Something that has been on my mind recently is obesity, specifically obesity in doctors. This may be because we cover obesity in a high percentage of our stories (1 in 3 Americans is obese, after all) or because I recently discovered that I gained ten pounds since moving to New York City. Either way, after watching Dr. Snyderman speak her mind on national television about how obese leaders are unfit to lead, I have been thinking: are patients less likely to trust doctors who are obese?
It is a valid concern because you expect people in other careers to match what they’re selling – dentists have good teeth, dermatologists have nice skin, personal shoppers should be stylish, and so on. With that reasoning, shouldn’t doctors be the perfect picture of health in areas of medicine that they can control? I’m not talking about doctors being sick with a cold or having asthma; I’m referring to doctors who make lifestyle choices that are clearly not healthy – being obese, smoking cigarettes, doing drugs, dinking alcohol, engaging in unprotected sex, etc. The easiest one of these to spot is obesity. Would you really listen to someone tell you to lose weight if he or she can’t seem to do the same for health reasons?
A study published in the journal Obesity from the Johns Hopkins Bloomberg School of Public Health in Jan 2012 shows that obese doctors are less likely to talk to their patients about weight loss — 18% of obese doctors talked to their patients about weight whereas 32% of normal weight doctors covered the same topic. So doctors feel it too – doctors who are obese are well aware that they may come off as hypocritical if they are telling their patients to do something that they apparently have a difficult time with.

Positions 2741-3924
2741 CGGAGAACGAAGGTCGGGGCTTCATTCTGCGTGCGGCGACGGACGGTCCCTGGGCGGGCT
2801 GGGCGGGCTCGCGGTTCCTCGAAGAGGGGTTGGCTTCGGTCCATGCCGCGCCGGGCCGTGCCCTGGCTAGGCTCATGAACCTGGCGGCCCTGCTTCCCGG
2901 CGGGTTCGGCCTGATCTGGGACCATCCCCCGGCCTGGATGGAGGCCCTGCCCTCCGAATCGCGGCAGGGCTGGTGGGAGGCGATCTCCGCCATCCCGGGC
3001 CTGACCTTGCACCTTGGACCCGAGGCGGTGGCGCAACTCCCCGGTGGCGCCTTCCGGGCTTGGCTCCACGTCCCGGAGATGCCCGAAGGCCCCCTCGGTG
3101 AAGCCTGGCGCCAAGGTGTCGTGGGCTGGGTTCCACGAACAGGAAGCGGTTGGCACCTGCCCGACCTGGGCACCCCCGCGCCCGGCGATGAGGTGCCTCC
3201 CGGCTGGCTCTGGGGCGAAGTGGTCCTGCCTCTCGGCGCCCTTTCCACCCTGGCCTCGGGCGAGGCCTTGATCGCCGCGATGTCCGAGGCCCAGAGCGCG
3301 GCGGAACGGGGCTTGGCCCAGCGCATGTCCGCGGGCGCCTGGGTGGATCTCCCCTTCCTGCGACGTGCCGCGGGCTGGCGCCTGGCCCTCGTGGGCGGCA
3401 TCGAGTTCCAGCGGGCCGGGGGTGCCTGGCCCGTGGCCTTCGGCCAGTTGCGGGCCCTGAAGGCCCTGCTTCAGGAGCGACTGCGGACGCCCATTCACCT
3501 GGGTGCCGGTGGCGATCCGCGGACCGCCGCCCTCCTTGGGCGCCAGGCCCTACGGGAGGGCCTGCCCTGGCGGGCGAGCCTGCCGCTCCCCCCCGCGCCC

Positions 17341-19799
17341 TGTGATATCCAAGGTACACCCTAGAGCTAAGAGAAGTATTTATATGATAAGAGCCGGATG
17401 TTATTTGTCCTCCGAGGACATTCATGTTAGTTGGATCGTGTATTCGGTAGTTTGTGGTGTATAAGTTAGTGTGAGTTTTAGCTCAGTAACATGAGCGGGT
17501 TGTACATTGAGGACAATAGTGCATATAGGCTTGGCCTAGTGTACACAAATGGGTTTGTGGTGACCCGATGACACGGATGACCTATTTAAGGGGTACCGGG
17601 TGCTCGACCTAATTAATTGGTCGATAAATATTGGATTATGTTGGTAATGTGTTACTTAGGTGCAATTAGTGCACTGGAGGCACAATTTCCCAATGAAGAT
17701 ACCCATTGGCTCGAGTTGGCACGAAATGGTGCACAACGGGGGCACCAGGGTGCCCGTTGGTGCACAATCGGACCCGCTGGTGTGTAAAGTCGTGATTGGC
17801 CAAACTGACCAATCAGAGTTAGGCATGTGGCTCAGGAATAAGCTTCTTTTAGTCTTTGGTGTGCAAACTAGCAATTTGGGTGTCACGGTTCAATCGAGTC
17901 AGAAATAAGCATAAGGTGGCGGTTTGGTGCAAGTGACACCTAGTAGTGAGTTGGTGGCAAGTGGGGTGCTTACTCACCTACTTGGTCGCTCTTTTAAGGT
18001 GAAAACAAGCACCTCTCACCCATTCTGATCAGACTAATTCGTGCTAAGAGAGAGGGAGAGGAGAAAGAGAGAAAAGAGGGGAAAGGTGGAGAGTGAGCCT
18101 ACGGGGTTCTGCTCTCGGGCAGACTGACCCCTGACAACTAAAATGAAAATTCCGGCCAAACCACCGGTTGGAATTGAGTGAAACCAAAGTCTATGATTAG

This is a difficult one for me because there is no clear solution – we clearly should not discriminate against doctors based on their physical attributes but when a doctor’s appearance is actually affecting patient’s health? Perhaps that’s a different story. Maybe we can encourage more healthy living habits to physicians – offer reduced admission to gyms, stock the hospital cafeteria with healthier foods and drinks, keep healthy snacks in the physician workrooms, encourage the use of stairs, etc. Perhaps then doctors and patients will both be more open to the discussion of losing weight for better health outcomes.